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The United Nations General Assembly Special Session on HIV/AIDS, or UNGASS, is underway in New York, and the big question is if the Assembly can agree on a strong path forward. A UN website provides links to the schedule, reports, and all related links.
The wording of the resolution that will come out of the UNGASS is up in the air. The US is reluctant to include hard targets for patients in treatment and for the resources necessary to reach these targets. UNAIDS estimates that the cost of providing prevention, treatment, and care services will be $20-$23 million by 2010. The US was the largest bilateral donor to HIV/AIDS in 2005, and worries about being held responsible if much higher aid targets are not met.

UNAIDS is pushing for a commitment to "Universal Access" to treatment by 2010, meaning that anyone who needs treatment should have access to it. Activists are pushing for a “10 by 10” commitment, meaning 10 million people on treatment by 2010. Given that an earlier goal of three million on treatment by 2005 only reached 1.3 million, it is unlikely that the UN or bilateral donors will commit to another specific target they are unlikely to meet.
Setting targets for funding and treatment aren’t the only challenges. The US and Islamic states reject wording about commercial sex workers and other vulnerable groups. Language focusing on the “feminization” of the epidemic - and how to focus prevention and treatment efforts on girls and women - makes many uncomfortable.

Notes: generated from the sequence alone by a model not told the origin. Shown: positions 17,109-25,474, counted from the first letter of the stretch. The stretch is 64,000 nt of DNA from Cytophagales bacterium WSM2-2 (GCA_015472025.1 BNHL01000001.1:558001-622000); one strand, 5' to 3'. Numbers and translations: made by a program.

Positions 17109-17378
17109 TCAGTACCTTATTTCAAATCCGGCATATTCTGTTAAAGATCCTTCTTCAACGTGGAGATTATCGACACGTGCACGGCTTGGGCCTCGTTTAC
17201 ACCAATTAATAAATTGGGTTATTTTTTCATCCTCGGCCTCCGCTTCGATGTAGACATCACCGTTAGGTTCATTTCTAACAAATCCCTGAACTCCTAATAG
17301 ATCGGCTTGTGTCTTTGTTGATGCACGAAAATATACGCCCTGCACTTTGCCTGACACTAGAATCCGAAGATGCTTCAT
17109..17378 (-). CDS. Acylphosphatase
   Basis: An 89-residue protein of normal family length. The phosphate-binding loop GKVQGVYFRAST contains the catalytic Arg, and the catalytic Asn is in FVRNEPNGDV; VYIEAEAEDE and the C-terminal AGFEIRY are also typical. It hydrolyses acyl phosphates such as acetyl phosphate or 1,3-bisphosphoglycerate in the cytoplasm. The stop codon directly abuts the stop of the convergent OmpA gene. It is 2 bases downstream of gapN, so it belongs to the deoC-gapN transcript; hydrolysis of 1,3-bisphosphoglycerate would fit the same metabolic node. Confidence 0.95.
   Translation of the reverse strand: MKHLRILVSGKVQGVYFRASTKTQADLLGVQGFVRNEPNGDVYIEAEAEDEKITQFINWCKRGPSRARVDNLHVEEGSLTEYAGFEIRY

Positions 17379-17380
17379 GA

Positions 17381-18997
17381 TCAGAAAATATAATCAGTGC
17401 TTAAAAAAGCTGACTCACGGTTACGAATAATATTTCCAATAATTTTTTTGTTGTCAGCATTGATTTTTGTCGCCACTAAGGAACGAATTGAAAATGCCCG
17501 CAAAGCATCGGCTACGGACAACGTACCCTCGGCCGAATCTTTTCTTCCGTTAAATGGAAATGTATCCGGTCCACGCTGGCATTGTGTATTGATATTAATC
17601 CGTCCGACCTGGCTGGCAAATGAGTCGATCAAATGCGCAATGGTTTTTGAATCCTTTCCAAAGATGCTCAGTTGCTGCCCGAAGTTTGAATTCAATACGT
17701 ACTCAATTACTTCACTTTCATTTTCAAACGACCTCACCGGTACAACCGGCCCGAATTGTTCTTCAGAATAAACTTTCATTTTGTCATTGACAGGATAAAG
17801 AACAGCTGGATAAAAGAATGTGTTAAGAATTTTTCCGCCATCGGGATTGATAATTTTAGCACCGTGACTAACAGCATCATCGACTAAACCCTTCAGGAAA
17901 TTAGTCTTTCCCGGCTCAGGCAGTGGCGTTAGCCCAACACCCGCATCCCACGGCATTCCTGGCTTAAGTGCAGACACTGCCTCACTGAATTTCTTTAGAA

It would be a shame if the UNGASS becomes so politically charged that a weak resolution comes out of it. Twenty five years into the epidemic, we know what works, we know what resources and which programs are needed, the question is if we can unite to get it done. A weak resolution without a clear vision will divide and dampen efforts, at a time when millions depend on the international community for their lives.

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CGD blog posts reflect the views of the authors drawing on prior research and experience in their areas of expertise. CGD does not take institutional positions.